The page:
As the coronavirus continues to spread around the world, news arrives at a rapid and furious rate. But don't let the volume panic you and your loved ones.
"The mantra is," Keep calm and keep going, "said Dr. Marguerite Neill, an infectious disease specialist at Brown University.
Here is a list of frequently asked questions about the coronavirus epidemic and its symptoms.
What symptoms should I look for?
Common symptoms of this infection include fever, dry cough, tiredness and difficulty breathing or shortness of breath. The disease causes lung damage and pneumonia. Some of these symptoms overlap with those of the flu, making detection difficult, but runny noses and blocked sinuses are less common.
Patients may also have gastrointestinal issues or diarrhea, and Dr. Neill said that we learn different symptoms as we go along. Most people get sick five to seven days after exposure, but symptoms can appear in as little as two days or up to 14 days.
In some cases, people who seemed stable deteriorated rapidly during the second week; everyone infected needs careful monitoring.
The Centers for Disease Control and Prevention say that the following symptoms - if you are in good health - should prompt you to seek emergency treatment.
Persistent pain or pressure in the chest
Confusion or inability to arouse
Bluish lips or face
Any other serious or worrying symptom
What should I do if I feel sick?
If you think you are sick from the new coronavirus, you can help protect your loved ones and your community first staying at homeexcept to get medical attention.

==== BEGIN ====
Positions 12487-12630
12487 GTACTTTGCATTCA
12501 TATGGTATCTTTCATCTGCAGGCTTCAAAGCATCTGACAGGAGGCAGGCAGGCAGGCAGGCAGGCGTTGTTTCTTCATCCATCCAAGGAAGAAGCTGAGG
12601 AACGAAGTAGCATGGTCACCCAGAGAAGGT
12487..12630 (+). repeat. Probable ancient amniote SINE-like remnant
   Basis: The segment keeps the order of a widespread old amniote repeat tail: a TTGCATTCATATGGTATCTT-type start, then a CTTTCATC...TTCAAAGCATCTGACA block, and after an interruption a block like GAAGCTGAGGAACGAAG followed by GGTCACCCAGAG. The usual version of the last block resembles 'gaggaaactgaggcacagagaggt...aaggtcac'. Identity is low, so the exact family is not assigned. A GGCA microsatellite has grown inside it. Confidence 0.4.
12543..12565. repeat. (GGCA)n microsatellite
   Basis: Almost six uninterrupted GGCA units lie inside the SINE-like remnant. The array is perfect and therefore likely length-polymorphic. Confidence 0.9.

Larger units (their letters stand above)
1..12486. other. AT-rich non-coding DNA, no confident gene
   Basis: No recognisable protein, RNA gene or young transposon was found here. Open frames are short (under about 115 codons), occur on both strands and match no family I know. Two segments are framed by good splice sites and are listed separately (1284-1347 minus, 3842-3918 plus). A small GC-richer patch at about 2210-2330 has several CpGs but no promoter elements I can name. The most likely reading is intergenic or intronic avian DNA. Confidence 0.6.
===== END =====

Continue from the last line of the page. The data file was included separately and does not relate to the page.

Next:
The current CDC advice recommends calling a health care professional if you notice any symptoms.
Live or have traveled to an area with a known coronavirus outbreak
Have had close contact with someone who has traveled to an area affected by an epidemic
Have had close contact with anyone infected.
Do not rush to the emergency room - it is probably filled with very sick people and overworked staff and doctors.
When you call your doctor, he will tell you if you need to enter. If you do, calling ahead will help the doctor prepare for your visit and help prevent the spread of the virus to other people in the office. Make sure you wear a mask when you go to the doctor's office and when you are with other people. If you can't find a mask, you can create a makeshift one from a scarf or t-shirt.
le CDC also suggests that you avoid public transportation, carpooling, and taxis; and that you separate yourself from other people and animals in your home as soon as possible. This means not letting anyone enter your room and, ideally, not sharing the bathrooms. Others should be more than three feet from you and avoid any surface on which you could cough or touch, including doorknobs, plates, cups and napkins. Sanitize the environment as much as possible.
Many state health services have set up hotlines for people who want more information, but long wait times have been reported. Ultimately, specific coronavirus test centers could be created.
It is very possible that even if you have the virus, you will never be tested for that. It is frustrating for people who have symptoms and want to know if they should isolate themselves and tell their friends about the exposure.
What if someone in my family gets sick?
Follow the same steps listed above if you think your children, or anyone in your household, may be infected. Children infected with the new coronavirus tend to have mild or non-existent symptoms, and it is not known how easily they spread the disease to other people.
High risk patients should consult their doctor as soon as they develop symptoms. A doctor who knows your situation can help you navigate the system and advise you how and when to seek treatment. High-risk patients include the elderly as well as those with asthma or lung disease or with a history of pneumonia, heart disease, kidney disease, diabetes, a weakened immune system due to a illness or medication, or someone who has recently been treated. for cancer.
How does this compare to the flu?